So with this idea in mind, your next step will be to write specific descriptions for all of those varying levels. You need to create a specific description for each of the quality levels, not only for your assessors to use as they implement this rubric, but also for students to have available. Then you'll want to test drive the rubric. Try it out with a few sample student assignments, and this will help you to determine if any of the elements in the rubric need to be changed or refined. Then you'll want to select exemplars of student work that demonstrate each of the levels along the scale.
Once you've found these exemplars that really model each of the levels of the scoring, then you can compare students' work to those exemplars as part of the process of deciding which score each of the pieces of work should be assigned. These exemplars can also be really helpful to students. If they have access to these exemplary pieces of work as they are working on their own performances or products, that can help them to make decisions about how they complete the assessment.
So let's look back at the holistic rubric for the persuasive essay. My first step in developing this rubric was to identify the criteria for the assessment. I opted to use just a numerical scale of 1, 2, 3, and 4. Then I wrote a description of each of these quality levels that clearly outlined the various elements that were going to be put together to create this overall picture of the student's performance on the persuasive essay. After writing these descriptions, I would want to select a few sample student essays and try grading them using this rubric, and then make decisions about anything in the rubric that might need to be changed.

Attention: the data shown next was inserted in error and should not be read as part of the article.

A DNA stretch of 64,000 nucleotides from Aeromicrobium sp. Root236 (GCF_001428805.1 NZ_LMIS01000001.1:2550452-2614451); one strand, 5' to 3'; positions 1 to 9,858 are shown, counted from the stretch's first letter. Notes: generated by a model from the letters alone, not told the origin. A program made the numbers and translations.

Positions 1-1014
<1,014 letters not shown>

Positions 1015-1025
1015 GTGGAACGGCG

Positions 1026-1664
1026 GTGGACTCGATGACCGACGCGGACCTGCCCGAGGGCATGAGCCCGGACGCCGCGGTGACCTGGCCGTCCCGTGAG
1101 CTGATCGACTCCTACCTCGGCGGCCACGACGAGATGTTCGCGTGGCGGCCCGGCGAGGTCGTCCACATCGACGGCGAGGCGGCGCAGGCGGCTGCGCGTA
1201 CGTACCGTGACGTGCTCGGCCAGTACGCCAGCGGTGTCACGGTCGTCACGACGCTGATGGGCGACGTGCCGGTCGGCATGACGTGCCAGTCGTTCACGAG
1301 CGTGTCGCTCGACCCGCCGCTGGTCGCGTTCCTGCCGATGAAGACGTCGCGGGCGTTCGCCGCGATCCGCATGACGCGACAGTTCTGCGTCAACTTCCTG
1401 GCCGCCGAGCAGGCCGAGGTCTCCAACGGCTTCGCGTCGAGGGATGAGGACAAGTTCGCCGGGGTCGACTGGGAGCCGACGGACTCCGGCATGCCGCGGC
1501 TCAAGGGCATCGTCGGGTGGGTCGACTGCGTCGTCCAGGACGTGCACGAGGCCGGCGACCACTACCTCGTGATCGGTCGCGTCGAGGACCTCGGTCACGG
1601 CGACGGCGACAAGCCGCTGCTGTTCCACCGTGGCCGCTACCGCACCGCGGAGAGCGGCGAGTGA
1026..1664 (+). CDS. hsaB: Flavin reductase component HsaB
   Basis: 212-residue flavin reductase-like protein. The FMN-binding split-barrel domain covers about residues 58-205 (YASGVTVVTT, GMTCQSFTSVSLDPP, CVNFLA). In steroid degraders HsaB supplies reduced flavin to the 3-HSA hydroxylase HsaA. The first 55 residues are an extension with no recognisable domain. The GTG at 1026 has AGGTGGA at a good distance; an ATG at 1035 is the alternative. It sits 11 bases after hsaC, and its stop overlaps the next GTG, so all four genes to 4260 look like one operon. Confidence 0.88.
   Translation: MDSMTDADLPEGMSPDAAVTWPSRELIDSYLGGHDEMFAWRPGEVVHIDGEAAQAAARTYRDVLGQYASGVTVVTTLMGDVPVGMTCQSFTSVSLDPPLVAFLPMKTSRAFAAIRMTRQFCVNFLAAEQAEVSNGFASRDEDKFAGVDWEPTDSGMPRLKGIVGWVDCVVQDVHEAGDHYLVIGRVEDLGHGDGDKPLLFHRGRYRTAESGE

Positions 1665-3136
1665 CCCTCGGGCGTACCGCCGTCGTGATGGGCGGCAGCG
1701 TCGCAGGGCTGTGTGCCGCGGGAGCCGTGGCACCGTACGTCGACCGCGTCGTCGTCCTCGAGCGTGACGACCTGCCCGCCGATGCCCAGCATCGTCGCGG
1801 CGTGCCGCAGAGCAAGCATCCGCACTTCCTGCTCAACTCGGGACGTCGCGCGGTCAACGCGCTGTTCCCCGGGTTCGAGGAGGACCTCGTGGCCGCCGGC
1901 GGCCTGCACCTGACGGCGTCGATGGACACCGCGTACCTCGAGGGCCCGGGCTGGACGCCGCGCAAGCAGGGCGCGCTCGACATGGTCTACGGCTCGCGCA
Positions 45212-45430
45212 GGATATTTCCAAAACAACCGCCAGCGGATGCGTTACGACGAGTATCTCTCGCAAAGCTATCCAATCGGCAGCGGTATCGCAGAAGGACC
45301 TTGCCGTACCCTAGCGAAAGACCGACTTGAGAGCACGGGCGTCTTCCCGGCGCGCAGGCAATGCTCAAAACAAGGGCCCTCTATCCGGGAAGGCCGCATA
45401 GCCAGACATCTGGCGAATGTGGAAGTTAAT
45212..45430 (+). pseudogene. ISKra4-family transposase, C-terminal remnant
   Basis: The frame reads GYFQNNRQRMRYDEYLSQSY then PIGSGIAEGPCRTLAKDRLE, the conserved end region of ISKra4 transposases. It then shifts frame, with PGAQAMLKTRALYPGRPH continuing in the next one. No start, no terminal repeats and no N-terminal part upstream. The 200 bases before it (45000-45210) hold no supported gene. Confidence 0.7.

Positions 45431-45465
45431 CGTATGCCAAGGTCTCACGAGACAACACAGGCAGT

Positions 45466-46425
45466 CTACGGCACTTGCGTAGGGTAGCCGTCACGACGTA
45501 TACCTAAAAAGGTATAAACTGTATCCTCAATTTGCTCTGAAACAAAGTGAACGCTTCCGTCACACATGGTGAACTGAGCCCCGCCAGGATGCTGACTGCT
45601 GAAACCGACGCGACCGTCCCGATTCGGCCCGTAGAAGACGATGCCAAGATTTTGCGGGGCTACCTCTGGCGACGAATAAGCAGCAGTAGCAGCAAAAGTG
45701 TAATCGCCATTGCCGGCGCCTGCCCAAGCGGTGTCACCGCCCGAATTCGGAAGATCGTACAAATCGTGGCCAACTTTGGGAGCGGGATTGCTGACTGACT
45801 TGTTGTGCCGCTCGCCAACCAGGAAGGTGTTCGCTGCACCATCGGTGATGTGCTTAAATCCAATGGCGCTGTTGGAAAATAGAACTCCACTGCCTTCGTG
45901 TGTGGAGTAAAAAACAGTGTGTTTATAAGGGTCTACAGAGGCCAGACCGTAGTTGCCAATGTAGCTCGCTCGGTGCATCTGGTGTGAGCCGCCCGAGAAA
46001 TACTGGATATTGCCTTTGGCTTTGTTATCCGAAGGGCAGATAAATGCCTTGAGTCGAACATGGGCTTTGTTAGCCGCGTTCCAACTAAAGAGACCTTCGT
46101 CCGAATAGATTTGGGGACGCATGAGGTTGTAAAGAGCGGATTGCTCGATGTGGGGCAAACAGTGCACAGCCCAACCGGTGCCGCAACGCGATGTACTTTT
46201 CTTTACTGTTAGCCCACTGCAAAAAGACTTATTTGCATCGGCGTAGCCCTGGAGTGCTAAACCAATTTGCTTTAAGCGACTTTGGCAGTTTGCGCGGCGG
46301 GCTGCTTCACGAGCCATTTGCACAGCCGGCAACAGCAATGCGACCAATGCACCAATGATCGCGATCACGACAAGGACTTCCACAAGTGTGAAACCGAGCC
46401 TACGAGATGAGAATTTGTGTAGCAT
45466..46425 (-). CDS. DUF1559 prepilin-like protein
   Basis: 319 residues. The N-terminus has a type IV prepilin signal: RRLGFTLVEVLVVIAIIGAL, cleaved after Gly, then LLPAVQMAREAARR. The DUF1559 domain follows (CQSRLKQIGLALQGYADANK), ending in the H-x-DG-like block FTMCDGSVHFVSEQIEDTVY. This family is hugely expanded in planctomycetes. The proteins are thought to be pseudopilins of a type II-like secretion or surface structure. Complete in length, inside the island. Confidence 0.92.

And finally, I would want to locate exemplars at each of the levels of performance. Again, not only would this be helpful for students to reference as they work on creating their essays, but it also will help me as I grade future essays so that if I have any questions or second thoughts about the score that should be assigned to an essay, I can try to determine which of the exemplars it is most closely matched with.
Here are some tips to keep in mind as you look at implementing holistic rubrics. First of all, these types of rubrics are the most useful in situations where you want to provide overall feedback to students on their performance or on their product, and when you do not need to be considering different criteria separately.